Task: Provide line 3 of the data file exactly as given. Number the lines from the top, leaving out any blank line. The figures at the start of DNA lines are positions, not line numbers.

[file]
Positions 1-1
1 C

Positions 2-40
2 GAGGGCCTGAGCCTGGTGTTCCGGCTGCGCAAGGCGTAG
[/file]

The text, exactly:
Positions 2-40